5. Happiness Index: The 2020 World Happiness Report ranks Indonesia at −82 out of 153 countries, with a happiness value of 5.29. This reflects the discontent and unhappiness experienced by the Indonesian population regarding their social and economic conditions. It underscores the influence of factors such as mental health, social quality, and social trust on people’s happiness.

Based on the aforementioned facts and data, it is evident that rural development in Indonesia has fallen short of achieving the desired goals of creating independent, prosperous, democratic, and cultured villages. The current approach has not empowered, enriched, entitled, or fostered happiness among rural communities.

  • Kartjono and Paulo Freire: Two Advocates of Rural Development

Kartjono and Paulo Freire share similar visions and missions concerning rural development and education. Both emphasize the importance of community participation, holistic approaches, inclusivity, and creativity in empowering rural communities. They advocate innovative methods such as dialogue, deliberation, problem-posing, conscientization, and cultural action to drive education and rural development. Their ideologies aim to direct autonomy, independence, democracy, and freedom for rural communities.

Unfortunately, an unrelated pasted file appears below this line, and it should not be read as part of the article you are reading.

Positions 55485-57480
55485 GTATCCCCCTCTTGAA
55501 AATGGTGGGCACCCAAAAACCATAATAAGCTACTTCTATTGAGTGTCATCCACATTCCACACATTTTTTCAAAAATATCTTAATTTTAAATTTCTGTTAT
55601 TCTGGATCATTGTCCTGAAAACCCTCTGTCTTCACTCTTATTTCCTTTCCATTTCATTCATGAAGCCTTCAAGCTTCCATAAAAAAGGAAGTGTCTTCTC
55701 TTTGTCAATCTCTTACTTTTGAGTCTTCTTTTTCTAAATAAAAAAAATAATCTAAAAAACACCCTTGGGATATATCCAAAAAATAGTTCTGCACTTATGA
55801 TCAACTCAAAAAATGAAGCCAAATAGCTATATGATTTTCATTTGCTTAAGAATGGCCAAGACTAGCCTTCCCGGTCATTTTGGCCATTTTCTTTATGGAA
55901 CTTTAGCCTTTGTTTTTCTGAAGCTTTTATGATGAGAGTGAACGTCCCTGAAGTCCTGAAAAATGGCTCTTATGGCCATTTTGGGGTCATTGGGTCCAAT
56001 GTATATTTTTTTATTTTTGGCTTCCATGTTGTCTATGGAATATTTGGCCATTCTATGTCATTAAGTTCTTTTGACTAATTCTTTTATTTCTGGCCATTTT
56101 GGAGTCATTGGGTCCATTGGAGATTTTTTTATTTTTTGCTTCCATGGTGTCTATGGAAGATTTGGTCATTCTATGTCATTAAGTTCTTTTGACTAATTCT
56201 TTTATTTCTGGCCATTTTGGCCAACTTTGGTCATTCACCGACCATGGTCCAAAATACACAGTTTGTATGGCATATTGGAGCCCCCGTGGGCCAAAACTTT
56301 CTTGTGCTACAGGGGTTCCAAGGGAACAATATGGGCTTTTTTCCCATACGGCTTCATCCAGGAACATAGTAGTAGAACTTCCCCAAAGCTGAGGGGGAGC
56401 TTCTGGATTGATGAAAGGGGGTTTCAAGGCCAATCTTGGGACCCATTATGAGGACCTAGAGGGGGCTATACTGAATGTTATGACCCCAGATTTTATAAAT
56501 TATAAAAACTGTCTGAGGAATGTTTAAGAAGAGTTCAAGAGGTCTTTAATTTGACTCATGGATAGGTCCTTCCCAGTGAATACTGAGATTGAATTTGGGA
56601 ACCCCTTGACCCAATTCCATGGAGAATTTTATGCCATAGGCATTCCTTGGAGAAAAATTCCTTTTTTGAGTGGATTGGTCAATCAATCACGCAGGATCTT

• Reflecting on Bina Desa’s Works

Over the past four decades, Bina Desa has contributed numerous ideas, work programs, and collaborative networks related to rural development in Indonesia. It has been instrumental in the agrarian reform movement, natural farming, female empowerment, rural Swabina initiatives, and rural schools. Bina Desa has been a supportive partner and advocate for village communities, addressing various challenges such as poverty, inequality, marginalization, exploitation, and conflicts.